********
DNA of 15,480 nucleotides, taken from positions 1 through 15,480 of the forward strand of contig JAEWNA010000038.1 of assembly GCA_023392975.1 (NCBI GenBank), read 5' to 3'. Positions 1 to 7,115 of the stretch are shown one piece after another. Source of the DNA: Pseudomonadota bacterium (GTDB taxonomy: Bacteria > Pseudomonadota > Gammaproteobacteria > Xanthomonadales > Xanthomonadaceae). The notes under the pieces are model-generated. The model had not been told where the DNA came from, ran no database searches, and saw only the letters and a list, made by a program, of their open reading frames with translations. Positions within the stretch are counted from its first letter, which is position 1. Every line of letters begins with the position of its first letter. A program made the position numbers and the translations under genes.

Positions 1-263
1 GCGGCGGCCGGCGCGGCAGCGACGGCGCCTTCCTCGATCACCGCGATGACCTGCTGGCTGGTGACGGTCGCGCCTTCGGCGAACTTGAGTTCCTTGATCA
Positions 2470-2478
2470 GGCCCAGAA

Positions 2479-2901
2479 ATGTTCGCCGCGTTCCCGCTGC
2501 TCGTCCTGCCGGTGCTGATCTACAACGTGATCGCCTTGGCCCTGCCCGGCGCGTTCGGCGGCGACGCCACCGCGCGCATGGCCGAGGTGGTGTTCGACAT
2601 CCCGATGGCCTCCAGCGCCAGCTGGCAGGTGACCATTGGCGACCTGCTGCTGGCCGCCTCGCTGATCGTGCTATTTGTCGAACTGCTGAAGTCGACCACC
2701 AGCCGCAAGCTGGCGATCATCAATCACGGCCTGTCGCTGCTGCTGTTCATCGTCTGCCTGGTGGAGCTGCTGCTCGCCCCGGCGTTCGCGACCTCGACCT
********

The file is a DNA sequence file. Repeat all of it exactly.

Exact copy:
DNA of 15,480 nucleotides, taken from positions 1 through 15,480 of the forward strand of contig JAEWNA010000038.1 of assembly GCA_023392975.1 (NCBI GenBank), read 5' to 3'. Positions 1 to 7,115 of the stretch are shown one piece after another. Source of the DNA: Pseudomonadota bacterium (GTDB taxonomy: Bacteria > Pseudomonadota > Gammaproteobacteria > Xanthomonadales > Xanthomonadaceae). The notes under the pieces are model-generated. The model had not been told where the DNA came from, ran no database searches, and saw only the letters and a list, made by a program, of their open reading frames with translations. Positions within the stretch are counted from its first letter, which is position 1. Every line of letters begins with the position of its first letter. A program made the position numbers and the translations under genes.

Positions 1-263
1 GCGGCGGCCGGCGCGGCAGCGACGGCGCCTTCCTCGATCACCGCGATGACCTGCTGGCTGGTGACGGTCGCGCCTTCGGCGAACTTGAGTTCCTTGATCA
Positions 2470-2478
2470 GGCCCAGAA

Positions 2479-2901
2479 ATGTTCGCCGCGTTCCCGCTGC
2501 TCGTCCTGCCGGTGCTGATCTACAACGTGATCGCCTTGGCCCTGCCCGGCGCGTTCGGCGGCGACGCCACCGCGCGCATGGCCGAGGTGGTGTTCGACAT
2601 CCCGATGGCCTCCAGCGCCAGCTGGCAGGTGACCATTGGCGACCTGCTGCTGGCCGCCTCGCTGATCGTGCTATTTGTCGAACTGCTGAAGTCGACCACC
2701 AGCCGCAAGCTGGCGATCATCAATCACGGCCTGTCGCTGCTGCTGTTCATCGTCTGCCTGGTGGAGCTGCTGCTCGCCCCGGCGTTCGCGACCTCGACCT